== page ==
Montesquieu Institute: from science to society

Internet speelde belangrijke rol in Franse 'nee-campagne' (en)

A new study has shown how instrumental the internet was for the no campaigners in France, after a wave of analyses on why French voters rejected the EU Constitution in their May referendum.

Carried out by researchers at the University of Technology of Compiegne, the report reveals that those against the constitution mainly invested in websites for their campaigns.

It also showed that on the 295 sites dedicated to the referendum campaign, 67 percent of those asked to give their opinion on the EU charter voted no.

"The web served as a political tribunal for those who considered themselves distanced from television formats or big-time media, transforming the web into a sort of negative medium", according to the authors of the research, Franck Ghitalla and Guilhem Fouetillou.

This negative medium appeared to help reinforce the negative vote, they add.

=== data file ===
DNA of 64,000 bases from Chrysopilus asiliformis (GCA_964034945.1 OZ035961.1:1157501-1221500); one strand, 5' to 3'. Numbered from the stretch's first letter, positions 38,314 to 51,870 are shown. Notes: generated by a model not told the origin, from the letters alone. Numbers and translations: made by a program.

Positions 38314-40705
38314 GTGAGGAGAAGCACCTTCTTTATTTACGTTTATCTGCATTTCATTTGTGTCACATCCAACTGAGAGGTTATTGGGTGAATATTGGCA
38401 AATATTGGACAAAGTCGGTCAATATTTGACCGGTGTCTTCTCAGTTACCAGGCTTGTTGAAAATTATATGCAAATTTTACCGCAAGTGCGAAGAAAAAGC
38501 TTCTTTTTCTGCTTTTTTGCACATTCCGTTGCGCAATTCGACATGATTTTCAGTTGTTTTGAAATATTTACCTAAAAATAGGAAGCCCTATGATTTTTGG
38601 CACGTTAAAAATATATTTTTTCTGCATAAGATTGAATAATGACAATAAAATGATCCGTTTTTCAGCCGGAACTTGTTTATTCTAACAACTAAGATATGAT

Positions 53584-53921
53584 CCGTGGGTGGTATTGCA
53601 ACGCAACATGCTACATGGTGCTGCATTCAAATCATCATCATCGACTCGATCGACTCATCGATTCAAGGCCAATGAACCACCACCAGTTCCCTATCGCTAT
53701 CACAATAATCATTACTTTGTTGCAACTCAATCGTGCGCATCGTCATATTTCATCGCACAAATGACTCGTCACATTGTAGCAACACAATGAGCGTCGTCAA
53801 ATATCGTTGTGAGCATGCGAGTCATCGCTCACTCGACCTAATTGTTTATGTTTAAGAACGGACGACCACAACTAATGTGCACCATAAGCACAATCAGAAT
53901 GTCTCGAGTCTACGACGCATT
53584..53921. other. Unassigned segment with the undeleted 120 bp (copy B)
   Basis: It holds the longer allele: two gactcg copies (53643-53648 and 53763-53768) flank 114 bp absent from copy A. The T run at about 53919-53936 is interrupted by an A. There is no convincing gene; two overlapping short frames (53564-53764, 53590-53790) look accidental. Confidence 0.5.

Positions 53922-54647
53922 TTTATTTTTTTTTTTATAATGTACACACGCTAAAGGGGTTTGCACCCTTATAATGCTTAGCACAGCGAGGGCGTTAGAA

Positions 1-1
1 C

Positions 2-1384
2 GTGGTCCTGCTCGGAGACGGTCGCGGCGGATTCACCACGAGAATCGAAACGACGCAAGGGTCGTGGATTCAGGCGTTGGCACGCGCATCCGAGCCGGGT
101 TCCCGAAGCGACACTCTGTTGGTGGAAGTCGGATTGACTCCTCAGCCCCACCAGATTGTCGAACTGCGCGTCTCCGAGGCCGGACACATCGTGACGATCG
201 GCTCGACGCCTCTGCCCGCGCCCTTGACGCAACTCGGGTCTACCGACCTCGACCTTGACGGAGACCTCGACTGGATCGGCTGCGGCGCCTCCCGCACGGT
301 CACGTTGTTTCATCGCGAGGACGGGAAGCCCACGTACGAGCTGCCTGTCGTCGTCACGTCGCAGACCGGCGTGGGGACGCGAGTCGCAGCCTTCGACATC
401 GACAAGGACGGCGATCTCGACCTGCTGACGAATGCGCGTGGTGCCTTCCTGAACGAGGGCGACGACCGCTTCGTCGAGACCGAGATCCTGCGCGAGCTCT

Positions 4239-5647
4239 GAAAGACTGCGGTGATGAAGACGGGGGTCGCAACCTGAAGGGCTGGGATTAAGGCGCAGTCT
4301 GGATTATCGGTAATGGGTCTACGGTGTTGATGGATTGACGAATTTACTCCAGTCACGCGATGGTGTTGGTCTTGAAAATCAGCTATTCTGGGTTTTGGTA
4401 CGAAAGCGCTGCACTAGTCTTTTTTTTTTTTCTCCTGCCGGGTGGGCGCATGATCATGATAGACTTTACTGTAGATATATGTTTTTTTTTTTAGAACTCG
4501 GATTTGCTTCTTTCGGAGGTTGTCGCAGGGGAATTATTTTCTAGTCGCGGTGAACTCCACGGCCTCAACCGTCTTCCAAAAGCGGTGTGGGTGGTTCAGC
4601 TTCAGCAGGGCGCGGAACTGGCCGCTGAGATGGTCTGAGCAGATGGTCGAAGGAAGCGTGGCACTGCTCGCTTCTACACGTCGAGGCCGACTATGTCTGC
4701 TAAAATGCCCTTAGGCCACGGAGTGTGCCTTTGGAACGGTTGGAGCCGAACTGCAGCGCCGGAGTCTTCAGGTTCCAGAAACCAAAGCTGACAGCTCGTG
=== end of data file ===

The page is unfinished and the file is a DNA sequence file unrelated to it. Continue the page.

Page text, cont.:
The authors also show how small virtual communities were gradually built up around the no campaign on the internet.

The movement even had its own stars, with one no campaigner's site getting up to 30,000 hits a day.

"In the debate on the constitution, the commitment of [those] in favour of a no was massive and it is they who brought the ingredients, the arguments for the no vote", said Mr Ghitalla, according to French daily Liberation.

The study also showed how no sites had a better record of linking to other anti-constitution sites (79%) when compared to pro-constitution sites, where only 64 percent linked to other yes sites.

Pro-constitution sites were also less likely to promote discussion and counter-opinions about the document.

France voted no to the constitution on 29 May, followed three days later by a rejection in the Netherlands.

The votes by two founding members of the EU plunged the bloc into a political maelstrom from which it still has to recover.

It is still not clear what the next political steps will be regarding the constitution, which legally has to be ratified by all 25 member states before it can come into force.


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